Don’t Get Burned!


May 1, 2008

Keep a cool head and follow these safety tips when
performing hot work.

Each year, welding and cutting operations yield
many of the reported accidents at aggregate mines. Potential health and
safety hazards result from sparks, hot metal and radiant energy, and the
fumes and gases produced during this work. Equipment may generate high
voltages or use compressed gas, and thus, require special awareness and

To safeguard workers, pay attention to the
following items.

  • Slag: Injuries caused by burns during
    welding and cutting operations result when slag, the hot metal byproduct
    of the processes, lands on workers. Ears are primary targets, but
    unprotected skin in other body areas such as between sleeves and gloves
    and between pants and boots can also be hurt when they come in contact
    with hot surfaces or hot loose metal. Slag may fly, fall, drip, or ooze
    as work is executed.

  • Intense heat: Unexpected and irregular
    flash or arc burns can hurt exposed skin. The harm and pain from these
    burns usually worsens throughout time.

  • Intense light: Bright flashes of
    ultraviolet light cannot only burn skin, but also the lens of the eye.
    Damage may occur instantly or gradually throughout time if protective
    eyewear is not worn and if it is not appropriate for the intensity of
    the light.

  • Inadequate preparation: If metal
    objects being welded or cut have not been properly aligned and secured
    before work begins, they may slip, cutting or pinching workers as they
    try to make adjustments as they work.

  • Harmful fumes: Burning metal and
    metal-bearing materials, especially those containing lead or cadmium,
    may release highly toxic chemicals into the air. Employers must check
    that ventilation is adequate in work areas before any welding or cutting
    begins. Mechanical ventilation or individual respirators will work in an
    area that may be in a confined space cut off from natural ventilation.

  • Electric shock: Any electric welder can
    cause electrocution if the electrode touches exposed skin while the
    worker is grounded. Shock can cause involuntary muscular contractions
    and even death.

Best practices

Employers are responsible for providing a safe work
environment and educating workers on safe work procedures. This means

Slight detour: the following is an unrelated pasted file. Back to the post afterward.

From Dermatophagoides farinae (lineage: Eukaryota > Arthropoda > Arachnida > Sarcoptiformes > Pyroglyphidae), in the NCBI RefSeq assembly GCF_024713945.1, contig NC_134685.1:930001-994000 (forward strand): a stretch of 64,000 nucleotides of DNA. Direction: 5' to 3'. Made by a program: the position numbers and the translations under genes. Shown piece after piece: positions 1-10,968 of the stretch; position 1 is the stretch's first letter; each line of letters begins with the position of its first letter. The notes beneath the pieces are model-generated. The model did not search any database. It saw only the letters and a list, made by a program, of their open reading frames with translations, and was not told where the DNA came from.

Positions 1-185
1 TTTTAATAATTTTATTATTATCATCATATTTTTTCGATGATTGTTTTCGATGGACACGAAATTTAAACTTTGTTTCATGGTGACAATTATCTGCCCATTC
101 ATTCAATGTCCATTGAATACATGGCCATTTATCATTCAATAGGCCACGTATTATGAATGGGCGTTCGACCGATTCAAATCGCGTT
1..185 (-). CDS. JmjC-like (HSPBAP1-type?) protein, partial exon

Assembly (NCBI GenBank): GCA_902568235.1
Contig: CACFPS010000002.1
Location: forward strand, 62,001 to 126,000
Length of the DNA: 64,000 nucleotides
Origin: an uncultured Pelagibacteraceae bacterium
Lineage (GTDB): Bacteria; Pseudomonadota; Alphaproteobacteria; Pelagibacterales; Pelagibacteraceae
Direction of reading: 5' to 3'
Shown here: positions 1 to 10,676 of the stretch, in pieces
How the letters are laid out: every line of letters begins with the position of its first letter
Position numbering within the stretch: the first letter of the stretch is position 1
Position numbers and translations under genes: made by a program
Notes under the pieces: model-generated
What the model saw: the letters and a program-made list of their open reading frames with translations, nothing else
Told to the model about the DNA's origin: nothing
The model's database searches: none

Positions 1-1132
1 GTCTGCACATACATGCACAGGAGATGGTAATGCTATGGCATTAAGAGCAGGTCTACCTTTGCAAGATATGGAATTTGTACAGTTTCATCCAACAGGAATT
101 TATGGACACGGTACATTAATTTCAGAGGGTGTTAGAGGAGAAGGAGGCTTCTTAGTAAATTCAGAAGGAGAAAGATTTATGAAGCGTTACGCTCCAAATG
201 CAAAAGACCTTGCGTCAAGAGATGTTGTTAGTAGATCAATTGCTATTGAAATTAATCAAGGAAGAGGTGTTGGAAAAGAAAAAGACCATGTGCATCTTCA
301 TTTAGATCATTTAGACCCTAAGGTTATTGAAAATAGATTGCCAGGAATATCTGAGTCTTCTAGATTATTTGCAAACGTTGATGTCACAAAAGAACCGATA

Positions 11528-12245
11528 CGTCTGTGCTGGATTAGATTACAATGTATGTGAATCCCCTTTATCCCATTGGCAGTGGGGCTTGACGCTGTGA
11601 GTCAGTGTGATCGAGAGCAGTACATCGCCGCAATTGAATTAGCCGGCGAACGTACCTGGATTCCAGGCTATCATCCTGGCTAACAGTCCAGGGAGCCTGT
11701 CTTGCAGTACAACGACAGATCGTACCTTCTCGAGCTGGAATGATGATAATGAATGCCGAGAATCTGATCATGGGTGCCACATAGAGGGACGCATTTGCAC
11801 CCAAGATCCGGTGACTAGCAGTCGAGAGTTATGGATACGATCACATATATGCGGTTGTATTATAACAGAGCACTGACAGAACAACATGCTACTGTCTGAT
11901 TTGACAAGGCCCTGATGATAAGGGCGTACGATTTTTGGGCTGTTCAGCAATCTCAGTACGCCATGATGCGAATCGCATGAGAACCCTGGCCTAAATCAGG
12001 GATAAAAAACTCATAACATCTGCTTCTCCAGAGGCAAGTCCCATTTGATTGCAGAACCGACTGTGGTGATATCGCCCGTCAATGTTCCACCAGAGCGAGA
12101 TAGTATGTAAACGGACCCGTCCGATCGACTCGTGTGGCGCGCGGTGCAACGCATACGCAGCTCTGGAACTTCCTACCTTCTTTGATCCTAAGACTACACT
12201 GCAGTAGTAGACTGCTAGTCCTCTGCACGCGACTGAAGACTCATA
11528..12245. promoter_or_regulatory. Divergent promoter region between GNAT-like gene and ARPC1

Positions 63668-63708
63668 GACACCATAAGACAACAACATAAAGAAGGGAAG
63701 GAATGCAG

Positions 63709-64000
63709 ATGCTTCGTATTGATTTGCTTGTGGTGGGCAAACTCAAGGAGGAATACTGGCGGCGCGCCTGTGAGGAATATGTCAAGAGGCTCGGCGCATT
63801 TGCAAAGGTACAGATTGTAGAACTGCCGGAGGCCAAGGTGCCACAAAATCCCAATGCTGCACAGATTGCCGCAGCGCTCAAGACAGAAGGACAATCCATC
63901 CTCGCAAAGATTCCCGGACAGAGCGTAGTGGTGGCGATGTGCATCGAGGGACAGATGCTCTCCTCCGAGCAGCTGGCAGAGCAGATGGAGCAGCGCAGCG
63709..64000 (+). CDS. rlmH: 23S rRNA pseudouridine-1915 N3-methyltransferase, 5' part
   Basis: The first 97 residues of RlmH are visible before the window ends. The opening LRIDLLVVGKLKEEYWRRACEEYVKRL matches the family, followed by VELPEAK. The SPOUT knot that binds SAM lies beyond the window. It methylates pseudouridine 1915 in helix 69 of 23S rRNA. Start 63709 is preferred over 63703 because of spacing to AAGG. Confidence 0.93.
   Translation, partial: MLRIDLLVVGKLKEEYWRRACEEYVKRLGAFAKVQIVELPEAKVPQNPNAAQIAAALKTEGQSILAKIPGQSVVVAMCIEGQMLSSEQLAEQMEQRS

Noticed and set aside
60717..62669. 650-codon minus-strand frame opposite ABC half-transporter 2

that workers must receive basic training for the job at hand and be
informed of all safety and health hazards involved. Equipment must be
inspected regularly to ensure that it is adequately maintained and safe
to operate. Workers must be required to wear appropriate personal
protective equipment, and the work area must be safe. Fire extinguishers
must be handy, and the area must be properly ventilated.

Wearing the right personal protective equipment is
the most important precaution for workers who are welding and cutting.
Clothing should be made of heavier cloth such as wool or heavy cotton.
Welder’s jackets provide excellent protection for the upper body.
Sleeves should be unrolled and collars should be buttoned. Shirts should
not have front pockets so that sparks cannot lodge in these areas and
cause burns. Pants should not have cuffs or be turned up for same
reason, and frayed clothes, which are susceptible to catching fire and
burning, should not be worn. Workers should wear appropriate
flame-resistant gloves, aprons, shields, or leggings, leather capes, and
sleeves, as necessary. They should also use helmets with filter lenses
to protect them from arc rays as well as sparks and spatter. Spectacles
with side shields or goggles will protect against slag chips, grinding
fragments, wire wheel bristles, and similar hazards.

Information contained in this article was provided
through the MSHA-NSSGA Alliance and was written cooperatively by members
of both the aggregates industry and the regulatory agency.

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